Subject: Re: newlock
To: Andrew Doran <ad@NetBSD.org>
From: Jason Thorpe <email@example.com>
Date: 09/07/2006 13:23:51
On Sep 2, 2006, at 8:22 AM, Andrew Doran wrote:
> Hi all,
> I have been doing a bit of work on the newlock primatives that Jason
> Thorpe added a few years back. I'd appreciate some constructive review
> of the API before I start checking things in. I have put a couple of
> draft manual pages for the primatives here:
Couple of things out of the way first:
- Thank you very much for picking this up. It is sorely needed, and
I'm sorry that I haven't had the time to really run with it.
- I'm VERY sorry it has taken me so long to provide a real response.
And now, on to the real commentary :-)
First of all, I am assuming that you also picked up my turnstile
implementation and are going to bring it along with the rest of this
stuff? If so, good -- that's what I was hoping for, because I would
love to get rid of the *sleep interfaces completely, move everything
that needs that functionality to condition variables, and shed the
legacy sleep queues.
Secondly, I want to be very careful about straying from the Solaris
API on this stuff. Solaris's API is nice and minimalist, and they
have more than proven that additional baggage in the synchronization
APIs is not needed in order to get the job done.
==> Mutex comments
Overall, this looks great.
I do, however, think that we should NOT get the *_high() variants.
Instead, we should fix the code that needs to release spin locks in
the wrong order. This might mean that code delays the transition, but
I think it's better to force fixing it than it is to add a wart to the
API. Note that this might mean defining a strict hierarchy of
interrupt priority levels... right now, that hierarchy is loose,
except for a few special cases.
Perhaps we should add a MUTEX_DRIVER, like the Solaris API now has.
54 * MUTEX_DRIVER is always used by drivers. mutex_init()
converts this to
55 * either MUTEX_ADAPTIVE or MUTEX_SPIN depending on the
Solaris calls mutex_held() mutex_owned(). We should probably follow
Solaris in this regard.
Solaris also has a mutex_owner(). Probably not useful except for
debugging, but it's easy to implement, so we should probably just have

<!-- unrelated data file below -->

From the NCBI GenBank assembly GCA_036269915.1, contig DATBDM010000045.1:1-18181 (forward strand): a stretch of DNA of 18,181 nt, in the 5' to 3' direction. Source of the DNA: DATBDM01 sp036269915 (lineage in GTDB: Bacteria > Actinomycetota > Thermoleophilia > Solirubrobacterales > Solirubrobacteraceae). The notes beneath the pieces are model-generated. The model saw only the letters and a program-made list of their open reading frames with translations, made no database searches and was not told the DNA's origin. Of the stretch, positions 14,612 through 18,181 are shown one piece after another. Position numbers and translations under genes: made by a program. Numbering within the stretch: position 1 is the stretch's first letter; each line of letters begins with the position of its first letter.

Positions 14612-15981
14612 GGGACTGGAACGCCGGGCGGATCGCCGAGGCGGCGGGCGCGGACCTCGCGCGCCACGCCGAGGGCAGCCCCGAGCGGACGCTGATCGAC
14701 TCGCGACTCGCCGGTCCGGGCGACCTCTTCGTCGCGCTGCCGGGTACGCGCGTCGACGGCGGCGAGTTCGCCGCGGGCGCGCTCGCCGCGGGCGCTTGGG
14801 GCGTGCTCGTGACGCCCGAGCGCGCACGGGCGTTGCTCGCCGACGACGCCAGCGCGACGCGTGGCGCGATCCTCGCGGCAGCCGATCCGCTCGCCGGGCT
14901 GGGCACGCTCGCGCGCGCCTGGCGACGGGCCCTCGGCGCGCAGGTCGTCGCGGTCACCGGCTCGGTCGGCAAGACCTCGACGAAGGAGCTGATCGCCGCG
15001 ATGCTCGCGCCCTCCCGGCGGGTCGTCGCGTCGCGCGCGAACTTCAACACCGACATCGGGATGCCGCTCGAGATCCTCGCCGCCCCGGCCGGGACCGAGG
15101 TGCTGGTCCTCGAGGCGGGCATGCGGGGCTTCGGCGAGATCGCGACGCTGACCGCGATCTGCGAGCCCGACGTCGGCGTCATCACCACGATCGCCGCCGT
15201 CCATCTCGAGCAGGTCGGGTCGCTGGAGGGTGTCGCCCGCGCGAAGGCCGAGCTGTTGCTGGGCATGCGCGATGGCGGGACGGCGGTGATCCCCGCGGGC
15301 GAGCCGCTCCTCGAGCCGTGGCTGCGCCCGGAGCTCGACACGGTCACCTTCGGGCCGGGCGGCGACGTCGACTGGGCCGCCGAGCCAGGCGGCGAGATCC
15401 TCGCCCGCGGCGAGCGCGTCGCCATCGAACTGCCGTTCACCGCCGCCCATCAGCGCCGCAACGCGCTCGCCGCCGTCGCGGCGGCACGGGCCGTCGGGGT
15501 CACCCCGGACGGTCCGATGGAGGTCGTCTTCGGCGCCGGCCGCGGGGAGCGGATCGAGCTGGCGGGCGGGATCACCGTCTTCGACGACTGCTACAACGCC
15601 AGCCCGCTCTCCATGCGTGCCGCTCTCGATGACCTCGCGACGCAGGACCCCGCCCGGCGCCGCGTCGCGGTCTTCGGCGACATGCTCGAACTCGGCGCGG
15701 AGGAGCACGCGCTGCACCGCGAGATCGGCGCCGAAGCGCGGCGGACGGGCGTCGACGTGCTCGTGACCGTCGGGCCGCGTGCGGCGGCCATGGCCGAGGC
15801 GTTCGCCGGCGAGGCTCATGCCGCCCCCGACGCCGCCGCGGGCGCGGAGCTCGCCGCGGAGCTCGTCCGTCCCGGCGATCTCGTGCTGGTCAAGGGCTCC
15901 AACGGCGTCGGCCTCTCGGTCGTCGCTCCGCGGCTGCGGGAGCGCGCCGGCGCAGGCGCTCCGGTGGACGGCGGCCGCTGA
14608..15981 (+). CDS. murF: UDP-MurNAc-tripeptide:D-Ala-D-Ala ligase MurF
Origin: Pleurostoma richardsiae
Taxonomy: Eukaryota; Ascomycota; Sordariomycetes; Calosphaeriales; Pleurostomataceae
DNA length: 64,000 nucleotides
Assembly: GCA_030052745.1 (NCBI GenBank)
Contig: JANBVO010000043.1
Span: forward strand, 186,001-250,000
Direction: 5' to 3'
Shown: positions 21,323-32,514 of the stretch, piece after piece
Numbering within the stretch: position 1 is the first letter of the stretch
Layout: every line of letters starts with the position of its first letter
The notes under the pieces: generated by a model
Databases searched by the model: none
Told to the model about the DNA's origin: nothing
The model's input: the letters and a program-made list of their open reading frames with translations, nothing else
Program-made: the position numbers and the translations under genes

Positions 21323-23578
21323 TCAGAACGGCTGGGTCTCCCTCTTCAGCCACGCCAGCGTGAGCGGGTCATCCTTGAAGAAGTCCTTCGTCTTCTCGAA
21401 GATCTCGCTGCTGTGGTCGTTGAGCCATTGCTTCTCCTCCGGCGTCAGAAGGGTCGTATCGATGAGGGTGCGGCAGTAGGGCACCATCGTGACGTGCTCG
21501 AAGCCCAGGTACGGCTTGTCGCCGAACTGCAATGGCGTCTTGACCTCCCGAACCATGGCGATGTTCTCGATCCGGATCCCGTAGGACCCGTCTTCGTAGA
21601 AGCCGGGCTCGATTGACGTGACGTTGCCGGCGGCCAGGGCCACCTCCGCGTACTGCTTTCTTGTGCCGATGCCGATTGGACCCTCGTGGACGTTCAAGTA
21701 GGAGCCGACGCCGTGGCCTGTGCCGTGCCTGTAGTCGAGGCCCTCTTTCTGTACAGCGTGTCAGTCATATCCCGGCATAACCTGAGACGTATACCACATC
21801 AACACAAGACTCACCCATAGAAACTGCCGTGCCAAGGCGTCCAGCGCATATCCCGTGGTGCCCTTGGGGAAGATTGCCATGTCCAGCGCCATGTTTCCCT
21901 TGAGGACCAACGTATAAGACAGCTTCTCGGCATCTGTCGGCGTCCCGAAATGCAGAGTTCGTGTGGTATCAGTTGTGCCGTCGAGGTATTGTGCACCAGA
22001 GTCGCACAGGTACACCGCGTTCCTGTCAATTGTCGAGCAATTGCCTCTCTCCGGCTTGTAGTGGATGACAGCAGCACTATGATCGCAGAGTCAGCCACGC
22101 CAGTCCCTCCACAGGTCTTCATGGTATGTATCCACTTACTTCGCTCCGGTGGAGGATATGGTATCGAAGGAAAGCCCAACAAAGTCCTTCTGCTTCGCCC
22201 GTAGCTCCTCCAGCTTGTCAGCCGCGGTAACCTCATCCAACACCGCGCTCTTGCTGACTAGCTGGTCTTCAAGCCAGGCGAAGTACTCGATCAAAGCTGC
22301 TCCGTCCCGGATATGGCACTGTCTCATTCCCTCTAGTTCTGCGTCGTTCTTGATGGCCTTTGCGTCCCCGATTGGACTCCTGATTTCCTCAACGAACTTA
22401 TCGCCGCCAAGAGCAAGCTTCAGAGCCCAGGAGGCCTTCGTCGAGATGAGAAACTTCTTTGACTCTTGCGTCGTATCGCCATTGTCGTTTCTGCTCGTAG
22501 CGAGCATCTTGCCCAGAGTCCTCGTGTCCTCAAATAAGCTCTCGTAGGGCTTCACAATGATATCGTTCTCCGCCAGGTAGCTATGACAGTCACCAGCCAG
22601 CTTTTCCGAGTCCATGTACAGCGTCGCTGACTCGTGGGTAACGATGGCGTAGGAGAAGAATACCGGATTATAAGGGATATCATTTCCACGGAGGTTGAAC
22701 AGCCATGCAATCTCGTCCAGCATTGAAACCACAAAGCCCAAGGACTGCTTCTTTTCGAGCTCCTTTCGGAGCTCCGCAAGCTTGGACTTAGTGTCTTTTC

it in our API, too.
Please avoid changing the ABI if DIAGNOSTIC or LOCKDEBUG are defined.
I know I made this mistake in my first cut, but let's fix it now :-)
The documentation implies that holding an adaptive mutex across a
sleep is not allowed. Actually, it is allowed, but of course leads to
increased contention for the mutex. That said, some things might need
to hold other things off while it sleeps waiting for some condition,
so it should be officially allowed by the API.
==> Rwlock comments
I don't think we should have adaptive vs. spin-only rwlocks. Solaris
only has sleeper-style rwlocks, and we ourselves only have spinlockmgr
() for a few special cases.
Again, let's get rid of the *_high() versions. Do we really have
spinlockmgr()-locks now that are released out-of-order?
Solaris has only rw_enter() with a krw_t argument to indicate the
mode. We should stick with the Solaris API for this. Also, Solaris
only has a single rw_exit(), and we should follow that lead.
Please rename rw_try_enter() and rw_try_upgrade() to rw_tryenter() and
rw_tryupgrade(), to follow the Solaris API.
krwlock_op_t should probably be renamed to krw_t, but that is a nit,
and probably not that important (who actually declares a krw_t in any
of their own data structures? :-)
rw_downgrade() should not need the krwlock_op_t argument -- by
definition, you are always going from writer->reader, so the extra
argument is redundant.
Similarly, rw_tryupgrade() does not need the krwlock_op_t argument,
for the same reason (always reader->writer).
Add a rw_lock_held() which in Solaris is equivalent to (rw_read_held
(rw) || rw_write_held()).
Again, sleeping rwlocks are allowed to be held across sleeps, and the
documentation should reflect that.
> Note that in the non-DIAGNOSTIC / MULTIPROCESSOR case, the spin locks
> basically boil down to at most splraiseipl()/splx(). The adaptive
> remain, however. I don't see that as a big problem:
Not only is it not a problem, it's a requirement so that LKMs can work
in UP -or- MP kernels :-)